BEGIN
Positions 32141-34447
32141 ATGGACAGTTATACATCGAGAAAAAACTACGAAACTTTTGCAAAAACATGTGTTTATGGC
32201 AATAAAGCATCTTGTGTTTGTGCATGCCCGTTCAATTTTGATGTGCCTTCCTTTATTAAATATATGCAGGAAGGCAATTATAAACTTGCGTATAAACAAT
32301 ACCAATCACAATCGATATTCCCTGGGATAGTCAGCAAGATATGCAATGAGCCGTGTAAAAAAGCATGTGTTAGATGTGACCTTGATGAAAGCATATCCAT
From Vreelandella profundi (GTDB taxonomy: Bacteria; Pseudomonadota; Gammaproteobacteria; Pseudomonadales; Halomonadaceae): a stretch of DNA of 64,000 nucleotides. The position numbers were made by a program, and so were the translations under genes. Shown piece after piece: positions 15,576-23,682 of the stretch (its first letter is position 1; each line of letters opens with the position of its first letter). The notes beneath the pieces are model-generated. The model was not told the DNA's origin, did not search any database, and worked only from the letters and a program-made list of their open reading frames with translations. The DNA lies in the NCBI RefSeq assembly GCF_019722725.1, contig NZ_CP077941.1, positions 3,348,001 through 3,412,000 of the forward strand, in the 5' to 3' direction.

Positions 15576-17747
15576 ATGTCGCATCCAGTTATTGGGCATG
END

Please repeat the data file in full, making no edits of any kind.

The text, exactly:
Positions 32141-34447
32141 ATGGACAGTTATACATCGAGAAAAAACTACGAAACTTTTGCAAAAACATGTGTTTATGGC
32201 AATAAAGCATCTTGTGTTTGTGCATGCCCGTTCAATTTTGATGTGCCTTCCTTTATTAAATATATGCAGGAAGGCAATTATAAACTTGCGTATAAACAAT
32301 ACCAATCACAATCGATATTCCCTGGGATAGTCAGCAAGATATGCAATGAGCCGTGTAAAAAAGCATGTGTTAGATGTGACCTTGATGAAAGCATATCCAT
From Vreelandella profundi (GTDB taxonomy: Bacteria; Pseudomonadota; Gammaproteobacteria; Pseudomonadales; Halomonadaceae): a stretch of DNA of 64,000 nucleotides. The position numbers were made by a program, and so were the translations under genes. Shown piece after piece: positions 15,576-23,682 of the stretch (its first letter is position 1; each line of letters opens with the position of its first letter). The notes beneath the pieces are model-generated. The model was not told the DNA's origin, did not search any database, and worked only from the letters and a program-made list of their open reading frames with translations. The DNA lies in the NCBI RefSeq assembly GCF_019722725.1, contig NZ_CP077941.1, positions 3,348,001 through 3,412,000 of the forward strand, in the 5' to 3' direction.

Positions 15576-17747
15576 ATGTCGCATCCAGTTATTGGGCATG